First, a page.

Killer Nashville Book of the Day
Sherlock Holmes The Missing Years: Timbuktu by Vasudev Murthy
Reviewed by Mary Hankins
When I started reading Vasudev Murthy’s Sherlock Holmes The Missing Years: Timbuktu (Poisoned Pen Press), I thought I was reading an unpublished work by Arthur Conan Doyle: the tone and voice was so like the original Dr. Watson, chronicling the life and adventures of his best friend Sherlock Holmes. This book claims to tell the tale of what happened to Sherlock Holmes after the night on Reichenbach Falls, when all the world believed the great detective and his nemesis to be dead.
This “true” story has Holmes working for the Vatican, sailing to Africa, and Watson pretending to be Holmes’ deaf, mute slave for a day, among other things. At the heart of it is an ancient document that potentially holds a secret that can overthrow the religious order. What about this document compelled the original owner to hide it from the world? Will Holmes and Watson reach it before tightening racial tensions lash out, catching them in the crossfire? And what does all of this have to do with the elusive Moriarty, still at large after Reichenbach?
Modern fans may find the book a bit hard to get through at first, especially if they are viewers of any of many different varieties of the men from Baker Street, from the BBC sensation starring Benedict Cumberbatch and Martin Freeman, to action-packed Guy Ritchie features, to the Americanized CBS show “Elementary,” where John Watson becomes a woman (Joan). Amidst all of these rather fantastical modern interpretations of Arthur Conan Doyle’s character, it is easy to forget that this brilliant, brawling, high-functioning sociopath first came to life in the late Victorian Era. And while he was always a loose cannon, Sherlock’s newest generation of fans may initially have trouble connecting with the tone and pacing of the original source material, and books faithfully written in its style.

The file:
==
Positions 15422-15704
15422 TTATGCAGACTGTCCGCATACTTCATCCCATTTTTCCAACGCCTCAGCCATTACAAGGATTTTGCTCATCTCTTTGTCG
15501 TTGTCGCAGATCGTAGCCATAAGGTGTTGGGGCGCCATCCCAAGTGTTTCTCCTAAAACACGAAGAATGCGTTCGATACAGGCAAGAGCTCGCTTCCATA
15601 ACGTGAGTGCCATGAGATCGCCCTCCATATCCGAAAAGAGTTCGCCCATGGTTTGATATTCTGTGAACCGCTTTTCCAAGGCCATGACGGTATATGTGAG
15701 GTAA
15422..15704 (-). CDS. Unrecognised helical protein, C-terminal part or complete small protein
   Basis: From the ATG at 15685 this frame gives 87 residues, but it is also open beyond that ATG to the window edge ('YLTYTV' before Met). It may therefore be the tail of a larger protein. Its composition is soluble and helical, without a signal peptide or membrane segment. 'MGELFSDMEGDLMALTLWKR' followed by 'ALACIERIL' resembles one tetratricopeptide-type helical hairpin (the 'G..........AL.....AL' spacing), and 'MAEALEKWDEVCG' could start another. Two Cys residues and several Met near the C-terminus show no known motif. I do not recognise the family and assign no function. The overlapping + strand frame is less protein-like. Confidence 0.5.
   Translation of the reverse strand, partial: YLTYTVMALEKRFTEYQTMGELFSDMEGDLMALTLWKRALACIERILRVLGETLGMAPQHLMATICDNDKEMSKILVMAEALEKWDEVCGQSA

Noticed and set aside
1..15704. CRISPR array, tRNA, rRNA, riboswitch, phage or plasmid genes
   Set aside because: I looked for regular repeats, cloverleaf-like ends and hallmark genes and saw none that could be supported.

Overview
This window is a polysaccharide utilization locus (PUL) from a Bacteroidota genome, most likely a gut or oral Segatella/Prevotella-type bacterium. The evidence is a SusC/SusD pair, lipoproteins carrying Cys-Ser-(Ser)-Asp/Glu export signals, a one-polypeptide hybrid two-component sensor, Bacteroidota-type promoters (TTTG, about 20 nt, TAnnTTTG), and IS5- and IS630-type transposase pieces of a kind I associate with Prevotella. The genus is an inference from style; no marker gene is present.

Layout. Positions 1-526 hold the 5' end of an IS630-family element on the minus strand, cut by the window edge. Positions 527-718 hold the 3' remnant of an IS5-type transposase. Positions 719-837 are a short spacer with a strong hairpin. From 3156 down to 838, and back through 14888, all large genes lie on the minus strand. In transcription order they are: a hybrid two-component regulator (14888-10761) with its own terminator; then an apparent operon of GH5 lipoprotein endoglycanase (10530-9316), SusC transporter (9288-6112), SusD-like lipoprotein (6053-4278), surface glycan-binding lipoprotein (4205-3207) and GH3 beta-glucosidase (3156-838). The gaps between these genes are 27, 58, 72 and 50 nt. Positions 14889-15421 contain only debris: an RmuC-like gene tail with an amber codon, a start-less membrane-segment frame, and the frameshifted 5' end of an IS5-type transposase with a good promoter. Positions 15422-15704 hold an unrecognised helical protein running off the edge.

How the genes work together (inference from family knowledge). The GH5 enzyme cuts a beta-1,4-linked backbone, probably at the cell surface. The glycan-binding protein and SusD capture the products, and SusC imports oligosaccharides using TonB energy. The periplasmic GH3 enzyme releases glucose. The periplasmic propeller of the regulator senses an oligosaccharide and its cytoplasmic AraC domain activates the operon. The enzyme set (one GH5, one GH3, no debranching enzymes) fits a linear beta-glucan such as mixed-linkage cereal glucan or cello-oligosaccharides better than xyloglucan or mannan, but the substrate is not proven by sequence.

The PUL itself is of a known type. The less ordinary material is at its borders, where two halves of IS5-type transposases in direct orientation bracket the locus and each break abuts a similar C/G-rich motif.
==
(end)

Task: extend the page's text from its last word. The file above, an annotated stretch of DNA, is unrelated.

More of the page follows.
Despite this, any true Sherlockian will find something to enjoy about this book. Vasudev Murthy’s imagination is truly astounding in his attention to detail, as adventure pulls the reader through the shadowy politics of turn of the century Africa, right along with the great Sherlock Holmes and his faithful friend John Watson. It is worth the time and effort you invest to see how Sherlock manages to solve a great historical mystery, while out-thinking the scheming Moriarty, protecting new friends and allies, and pretending to be a monk all at once. Enjoy the latest addition to the Sherlockian universe!
Mary Hankins is a recent graduate of Lipscomb University. She is putting her Bachelor’s of Fine Arts degree to use in the Nashville community theatre scene. Loves God, her family and friends, and Phantom of the Opera—in that order.
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